One of the pleasures of exploring an ancient city like York or Chester is that of learning new routes to the same destination. There are byways and alleys, short-cuts and diversions. You set off intending to go to one place and end up in another.

Maths is like that, even at its simplest. There are many routes to the same destination. I first found the fractal below by playing with the L-triomino, or the shape created by putting three squares in the shape of an L. You can divide it into four copies of the same shape and discard one copy, then do the same to each of the sub-copies, then repeat. I’ve decided to call it the hourglass fractal:

Hourglass fractal (animated)

Hourglass fractal (static)

Then I unexpectedly came across the fractal again when playing with what I call a proximity fractal:

Hourglass animated (proximity fractal)

(Static image)

Now I’ve unexpectedly come across it for a third time, playing with a very simple fractal based on a 2×2 square. At first glance, the 2×2 square yields only one interesting fractal. If you divide the square into four smaller squares and discard one square, then do the same to each of the three sub-copies, then repeat, you get a form of the Sierpiński triangle, like this:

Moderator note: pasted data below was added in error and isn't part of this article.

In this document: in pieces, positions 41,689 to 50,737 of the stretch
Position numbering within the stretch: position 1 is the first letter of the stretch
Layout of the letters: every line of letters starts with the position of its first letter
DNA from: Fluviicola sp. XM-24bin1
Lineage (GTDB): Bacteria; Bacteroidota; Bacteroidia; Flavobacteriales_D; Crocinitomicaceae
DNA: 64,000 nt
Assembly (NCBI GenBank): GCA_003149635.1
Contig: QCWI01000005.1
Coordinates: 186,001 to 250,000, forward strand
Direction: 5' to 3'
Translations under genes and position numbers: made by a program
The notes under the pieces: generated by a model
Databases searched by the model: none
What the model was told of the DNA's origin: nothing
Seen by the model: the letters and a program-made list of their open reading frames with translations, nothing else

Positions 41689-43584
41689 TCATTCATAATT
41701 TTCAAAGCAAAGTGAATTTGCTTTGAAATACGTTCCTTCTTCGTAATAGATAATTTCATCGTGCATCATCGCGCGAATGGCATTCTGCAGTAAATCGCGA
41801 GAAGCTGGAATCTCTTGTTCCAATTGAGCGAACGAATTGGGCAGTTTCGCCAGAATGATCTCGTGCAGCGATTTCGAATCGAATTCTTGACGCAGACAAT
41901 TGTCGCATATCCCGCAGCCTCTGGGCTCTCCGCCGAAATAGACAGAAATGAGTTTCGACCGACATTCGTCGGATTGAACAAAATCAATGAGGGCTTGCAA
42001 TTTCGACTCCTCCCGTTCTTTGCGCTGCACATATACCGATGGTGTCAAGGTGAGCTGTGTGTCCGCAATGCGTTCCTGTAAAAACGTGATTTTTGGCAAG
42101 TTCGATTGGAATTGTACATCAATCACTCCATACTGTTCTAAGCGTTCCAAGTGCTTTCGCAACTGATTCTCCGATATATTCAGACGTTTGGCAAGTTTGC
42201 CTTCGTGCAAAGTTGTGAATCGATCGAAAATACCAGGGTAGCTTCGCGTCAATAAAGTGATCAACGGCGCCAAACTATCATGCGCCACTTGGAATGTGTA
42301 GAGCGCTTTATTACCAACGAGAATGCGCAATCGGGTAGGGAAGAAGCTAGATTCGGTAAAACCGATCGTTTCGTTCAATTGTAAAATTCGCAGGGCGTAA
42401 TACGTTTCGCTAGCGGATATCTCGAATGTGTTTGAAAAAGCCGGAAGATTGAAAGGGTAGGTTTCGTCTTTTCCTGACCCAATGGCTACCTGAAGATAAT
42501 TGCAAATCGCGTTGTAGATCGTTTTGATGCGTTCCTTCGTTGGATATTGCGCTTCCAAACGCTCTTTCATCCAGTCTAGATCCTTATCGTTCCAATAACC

Sierpiński triangle stage 1

Sierpiński triangle #2

Sierpiński triangle #3

Sierpiński triangle #4

Sierpiński triangle animated

(Static image)

The 2×2 square seems too simple for anything more, but there’s a simple way to enrich it: label the corners of the sub-squares so that you can, as it were, individually rotate them 0°, 90°, 180°, or 270°. One set of rotations produces the hourglass fractal, like this:

Hourglass stage 1

Hourglass #2

Fractal #3

Hourglass #4

Hourglass #5

Hourglass #6

Hourglass animated

(Static image)

Here are some more fractals from the 2×2 square created using this technique (I’ve found some of them previously by other routes):

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